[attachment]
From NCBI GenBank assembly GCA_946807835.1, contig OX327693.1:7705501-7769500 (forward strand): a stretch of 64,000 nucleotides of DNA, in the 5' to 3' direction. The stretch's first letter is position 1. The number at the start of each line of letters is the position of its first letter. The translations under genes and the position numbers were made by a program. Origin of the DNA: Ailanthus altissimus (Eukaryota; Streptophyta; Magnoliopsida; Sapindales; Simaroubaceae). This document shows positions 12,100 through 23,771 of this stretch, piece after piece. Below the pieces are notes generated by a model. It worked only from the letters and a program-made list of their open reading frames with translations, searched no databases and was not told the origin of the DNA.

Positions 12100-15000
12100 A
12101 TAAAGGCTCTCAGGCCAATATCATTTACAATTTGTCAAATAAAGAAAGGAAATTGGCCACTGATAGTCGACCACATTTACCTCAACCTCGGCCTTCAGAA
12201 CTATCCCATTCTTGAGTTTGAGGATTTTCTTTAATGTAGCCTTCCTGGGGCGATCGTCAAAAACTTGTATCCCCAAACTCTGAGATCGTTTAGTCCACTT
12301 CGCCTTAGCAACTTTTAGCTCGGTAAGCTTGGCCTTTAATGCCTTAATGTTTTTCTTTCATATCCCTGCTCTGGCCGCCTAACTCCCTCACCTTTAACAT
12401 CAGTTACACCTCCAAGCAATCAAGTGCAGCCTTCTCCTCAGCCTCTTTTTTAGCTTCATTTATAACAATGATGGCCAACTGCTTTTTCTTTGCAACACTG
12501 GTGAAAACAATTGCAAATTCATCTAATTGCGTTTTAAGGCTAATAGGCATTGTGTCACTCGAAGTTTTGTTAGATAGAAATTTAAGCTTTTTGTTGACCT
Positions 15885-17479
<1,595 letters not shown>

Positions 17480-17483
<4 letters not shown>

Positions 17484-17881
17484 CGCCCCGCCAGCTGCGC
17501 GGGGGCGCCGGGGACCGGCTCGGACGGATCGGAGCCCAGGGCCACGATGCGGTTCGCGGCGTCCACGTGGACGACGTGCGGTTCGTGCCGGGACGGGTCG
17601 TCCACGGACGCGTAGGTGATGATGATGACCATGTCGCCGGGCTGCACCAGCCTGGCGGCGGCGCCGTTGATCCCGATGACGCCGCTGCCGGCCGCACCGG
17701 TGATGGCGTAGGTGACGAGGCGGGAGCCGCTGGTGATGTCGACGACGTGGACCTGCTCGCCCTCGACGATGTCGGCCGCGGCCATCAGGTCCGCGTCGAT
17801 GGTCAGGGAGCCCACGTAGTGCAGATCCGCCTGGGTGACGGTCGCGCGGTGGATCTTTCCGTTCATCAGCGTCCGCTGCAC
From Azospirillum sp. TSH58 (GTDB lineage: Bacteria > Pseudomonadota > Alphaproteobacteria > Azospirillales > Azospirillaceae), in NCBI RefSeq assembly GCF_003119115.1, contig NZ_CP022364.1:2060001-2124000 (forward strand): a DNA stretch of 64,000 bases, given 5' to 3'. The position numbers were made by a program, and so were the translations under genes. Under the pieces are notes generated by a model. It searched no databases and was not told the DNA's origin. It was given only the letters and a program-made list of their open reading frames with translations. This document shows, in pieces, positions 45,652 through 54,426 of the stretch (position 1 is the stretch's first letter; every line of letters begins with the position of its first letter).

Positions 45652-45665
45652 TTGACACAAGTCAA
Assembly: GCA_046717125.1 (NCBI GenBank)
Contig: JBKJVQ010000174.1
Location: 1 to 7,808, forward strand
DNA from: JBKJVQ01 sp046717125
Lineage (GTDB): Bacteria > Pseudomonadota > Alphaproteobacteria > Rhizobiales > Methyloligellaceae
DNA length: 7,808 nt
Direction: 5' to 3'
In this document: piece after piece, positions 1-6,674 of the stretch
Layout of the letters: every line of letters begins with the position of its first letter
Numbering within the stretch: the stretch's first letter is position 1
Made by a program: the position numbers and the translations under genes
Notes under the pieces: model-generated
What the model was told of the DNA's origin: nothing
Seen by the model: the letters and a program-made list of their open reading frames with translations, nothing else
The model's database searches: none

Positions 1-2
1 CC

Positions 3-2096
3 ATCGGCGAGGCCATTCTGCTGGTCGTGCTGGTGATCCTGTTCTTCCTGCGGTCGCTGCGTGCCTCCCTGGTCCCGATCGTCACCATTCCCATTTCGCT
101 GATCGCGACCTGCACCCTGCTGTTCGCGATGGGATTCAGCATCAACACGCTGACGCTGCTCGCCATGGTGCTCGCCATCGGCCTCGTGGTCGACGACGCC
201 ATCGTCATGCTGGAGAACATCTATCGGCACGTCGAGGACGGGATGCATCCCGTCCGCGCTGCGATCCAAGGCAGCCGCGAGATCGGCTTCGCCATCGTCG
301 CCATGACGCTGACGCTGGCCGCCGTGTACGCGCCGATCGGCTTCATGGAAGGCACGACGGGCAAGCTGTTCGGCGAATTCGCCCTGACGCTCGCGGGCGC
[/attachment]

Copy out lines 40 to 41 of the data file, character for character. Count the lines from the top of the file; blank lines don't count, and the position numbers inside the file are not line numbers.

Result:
3 ATCGGCGAGGCCATTCTGCTGGTCGTGCTGGTGATCCTGTTCTTCCTGCGGTCGCTGCGTGCCTCCCTGGTCCCGATCGTCACCATTCCCATTTCGCT
101 GATCGCGACCTGCACCCTGCTGTTCGCGATGGGATTCAGCATCAACACGCTGACGCTGCTCGCCATGGTGCTCGCCATCGGCCTCGTGGTCGACGACGCC